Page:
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Transport is on average the first contributor to a family’s carbon footprint.


Below are a few data points regarding the GHG by transport modes (in the USA):

  • Gasoline car v Hybrid v Electric:

    • Although an electric car produces more GHG emissions at the building stage (+15% for a 84-mile range EV vs a gasoline car), they made up for this different when they are driven after only one year.

    • Looking for granular data of emissions from a car during driving ? You can use the car-emissions calculator of the Union of Concerned Scientists to compare emissions between a gasoline, an hybrid and an electric vehicle! Keep in mind that the emission from the electric grid are calculated at the regional level. 


Options to reduce your carbon footprint include (ranked from the most efficient to the least):

  1. Walk or bike

  2. Electric bike

  3. Public Transportation

  4. Carpooling (one of the most underestimated options to reduce the impact of commute emissions and often the most flexible and realistic option for many)

  5. Personal hybrid or electric vehicule (no carpooling)

Of course all of those options might not be a real option for you as commute and short trips are one areas where the carbon footprint depends widely on the infrastructures around you: How dense is your mass transit network? how affordable? How clean are your mass transit options? (eg: is your city bus fleet powered by gasoline or electricity? How clean is the electricity source of your transit?) How clean is the electricity grid of your utility provider, How good are the bike lanes in your cities?…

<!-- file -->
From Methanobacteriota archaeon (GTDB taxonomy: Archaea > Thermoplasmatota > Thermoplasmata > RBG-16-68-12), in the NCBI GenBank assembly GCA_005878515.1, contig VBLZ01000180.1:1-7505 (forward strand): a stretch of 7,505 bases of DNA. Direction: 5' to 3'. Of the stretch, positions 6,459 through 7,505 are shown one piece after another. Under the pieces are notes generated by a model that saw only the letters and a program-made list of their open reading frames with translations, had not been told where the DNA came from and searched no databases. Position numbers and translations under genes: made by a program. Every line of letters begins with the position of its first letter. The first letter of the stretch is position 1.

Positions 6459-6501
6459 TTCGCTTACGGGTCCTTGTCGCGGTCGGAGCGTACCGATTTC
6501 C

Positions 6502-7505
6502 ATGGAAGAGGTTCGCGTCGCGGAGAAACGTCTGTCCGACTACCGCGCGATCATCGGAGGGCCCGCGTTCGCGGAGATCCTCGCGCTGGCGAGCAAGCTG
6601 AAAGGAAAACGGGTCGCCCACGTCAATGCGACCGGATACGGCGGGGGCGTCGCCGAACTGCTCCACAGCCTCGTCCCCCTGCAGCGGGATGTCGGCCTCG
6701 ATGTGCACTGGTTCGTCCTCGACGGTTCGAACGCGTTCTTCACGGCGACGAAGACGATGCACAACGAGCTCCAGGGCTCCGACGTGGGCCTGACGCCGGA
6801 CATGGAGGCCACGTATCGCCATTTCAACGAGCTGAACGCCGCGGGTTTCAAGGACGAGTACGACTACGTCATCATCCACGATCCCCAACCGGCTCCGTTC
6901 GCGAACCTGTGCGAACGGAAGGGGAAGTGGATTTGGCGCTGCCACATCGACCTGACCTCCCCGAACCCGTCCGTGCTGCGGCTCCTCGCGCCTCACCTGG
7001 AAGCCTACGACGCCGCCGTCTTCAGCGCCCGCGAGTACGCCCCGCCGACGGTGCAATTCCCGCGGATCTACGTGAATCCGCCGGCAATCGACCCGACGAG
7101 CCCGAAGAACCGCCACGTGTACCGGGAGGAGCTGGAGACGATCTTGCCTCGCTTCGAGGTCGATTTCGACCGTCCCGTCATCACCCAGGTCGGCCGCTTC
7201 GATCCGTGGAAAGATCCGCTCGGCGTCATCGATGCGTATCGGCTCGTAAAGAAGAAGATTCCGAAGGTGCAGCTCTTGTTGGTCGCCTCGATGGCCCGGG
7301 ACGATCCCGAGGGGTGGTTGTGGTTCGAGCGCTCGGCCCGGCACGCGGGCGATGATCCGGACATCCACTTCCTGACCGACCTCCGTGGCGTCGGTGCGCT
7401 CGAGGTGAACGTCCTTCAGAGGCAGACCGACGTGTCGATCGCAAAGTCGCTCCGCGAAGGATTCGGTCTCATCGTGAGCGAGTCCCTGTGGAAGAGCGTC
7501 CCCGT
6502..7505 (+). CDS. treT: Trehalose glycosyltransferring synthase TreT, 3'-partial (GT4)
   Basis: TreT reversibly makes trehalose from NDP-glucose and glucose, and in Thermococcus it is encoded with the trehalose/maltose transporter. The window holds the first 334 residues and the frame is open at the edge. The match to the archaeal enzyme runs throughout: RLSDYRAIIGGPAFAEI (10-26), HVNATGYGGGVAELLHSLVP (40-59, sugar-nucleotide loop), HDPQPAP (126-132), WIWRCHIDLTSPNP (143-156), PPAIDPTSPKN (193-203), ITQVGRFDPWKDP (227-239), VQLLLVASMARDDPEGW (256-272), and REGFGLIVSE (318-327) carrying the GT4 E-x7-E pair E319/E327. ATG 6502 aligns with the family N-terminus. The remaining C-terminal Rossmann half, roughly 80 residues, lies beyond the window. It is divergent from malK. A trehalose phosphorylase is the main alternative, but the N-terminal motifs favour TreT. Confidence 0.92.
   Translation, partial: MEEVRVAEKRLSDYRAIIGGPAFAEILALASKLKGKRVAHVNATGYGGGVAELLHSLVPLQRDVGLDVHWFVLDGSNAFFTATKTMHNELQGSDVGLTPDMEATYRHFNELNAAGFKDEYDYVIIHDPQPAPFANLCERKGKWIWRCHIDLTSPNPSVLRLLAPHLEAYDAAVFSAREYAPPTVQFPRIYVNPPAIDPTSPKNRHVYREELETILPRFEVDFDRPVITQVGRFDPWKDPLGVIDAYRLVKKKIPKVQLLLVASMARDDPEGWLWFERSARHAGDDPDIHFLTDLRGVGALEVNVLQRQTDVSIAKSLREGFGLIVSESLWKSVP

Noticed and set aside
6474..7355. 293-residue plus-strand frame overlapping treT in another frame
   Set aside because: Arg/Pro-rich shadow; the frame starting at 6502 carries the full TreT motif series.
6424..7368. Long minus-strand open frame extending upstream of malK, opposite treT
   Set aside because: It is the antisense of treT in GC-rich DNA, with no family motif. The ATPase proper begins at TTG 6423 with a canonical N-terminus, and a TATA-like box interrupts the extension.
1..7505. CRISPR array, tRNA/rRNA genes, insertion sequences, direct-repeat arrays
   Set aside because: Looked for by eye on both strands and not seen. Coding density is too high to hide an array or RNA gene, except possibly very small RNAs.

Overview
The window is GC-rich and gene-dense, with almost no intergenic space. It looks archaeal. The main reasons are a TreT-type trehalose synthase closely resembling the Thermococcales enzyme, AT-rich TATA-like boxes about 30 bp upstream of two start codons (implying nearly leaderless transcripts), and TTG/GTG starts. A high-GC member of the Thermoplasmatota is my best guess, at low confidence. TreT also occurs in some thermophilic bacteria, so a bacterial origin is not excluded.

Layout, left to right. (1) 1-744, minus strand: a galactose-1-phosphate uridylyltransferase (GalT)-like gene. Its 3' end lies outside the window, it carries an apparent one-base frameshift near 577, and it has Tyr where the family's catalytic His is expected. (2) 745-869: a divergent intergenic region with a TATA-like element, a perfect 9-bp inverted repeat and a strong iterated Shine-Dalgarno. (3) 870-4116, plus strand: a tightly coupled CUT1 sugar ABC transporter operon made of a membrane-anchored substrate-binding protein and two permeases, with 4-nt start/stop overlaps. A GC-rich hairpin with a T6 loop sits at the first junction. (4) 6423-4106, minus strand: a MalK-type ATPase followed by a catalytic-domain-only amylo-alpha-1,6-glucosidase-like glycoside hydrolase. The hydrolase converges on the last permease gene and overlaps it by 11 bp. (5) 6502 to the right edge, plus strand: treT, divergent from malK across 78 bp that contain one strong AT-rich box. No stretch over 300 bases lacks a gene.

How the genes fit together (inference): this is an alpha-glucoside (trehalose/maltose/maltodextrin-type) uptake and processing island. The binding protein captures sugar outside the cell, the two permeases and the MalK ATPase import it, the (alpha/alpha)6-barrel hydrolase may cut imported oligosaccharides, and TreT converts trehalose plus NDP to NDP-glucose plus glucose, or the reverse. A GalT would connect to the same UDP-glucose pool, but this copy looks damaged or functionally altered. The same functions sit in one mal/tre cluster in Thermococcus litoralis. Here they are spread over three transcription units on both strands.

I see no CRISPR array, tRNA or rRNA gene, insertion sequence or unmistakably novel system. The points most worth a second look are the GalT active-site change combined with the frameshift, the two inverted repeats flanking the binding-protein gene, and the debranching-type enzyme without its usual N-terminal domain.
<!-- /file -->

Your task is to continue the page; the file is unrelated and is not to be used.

As decisions regarding transportation are made locally, it is easier for citizens to get their voice heard (see "Act as a Citizen" section). Many groups are often already organized at the local level. If that makes sense for your needs, this can be an opportunity worth checking. 

How we commute is front and center when it comes to assessing one's transport carbon footprint. 


Aviation accounts for 12% of the greenhouse gas emitted by transports worldwide, and 2% of all man-made GHG emissions (or 859M teqCO2 in 2017). However, the current growth projections are polar opposite with where we should be going: the International Civil Aviation Organization (ICAO) forecasts that by 2050 they could grow by a further 300-700%.

There is currently no silver bullet to easily reduce emissions related to air travel.


However, there are still a few actions that can be taken to reduce emissions from flying: ​

  • Commit to eliminate or reduce your air-trip, especially your business trips (eg. make a video conference the “strict by default” and discuss with your colleagues the number of people who really need to make the trip),

  • Take the train instead of a plane whenever possible,

  • Offset your emissions when flying,

  • Avoid connections when possible (take off and landing are greedier in terms of fuel consumption),

  • Lower and raise your shades when asked to it has an impact on the fuel consumed (eg: it reduces the amount of fuel used to cool down the plane when sitting at the gate),


© 2023 Helene Costa de Beauregard and Anita Bagdi 

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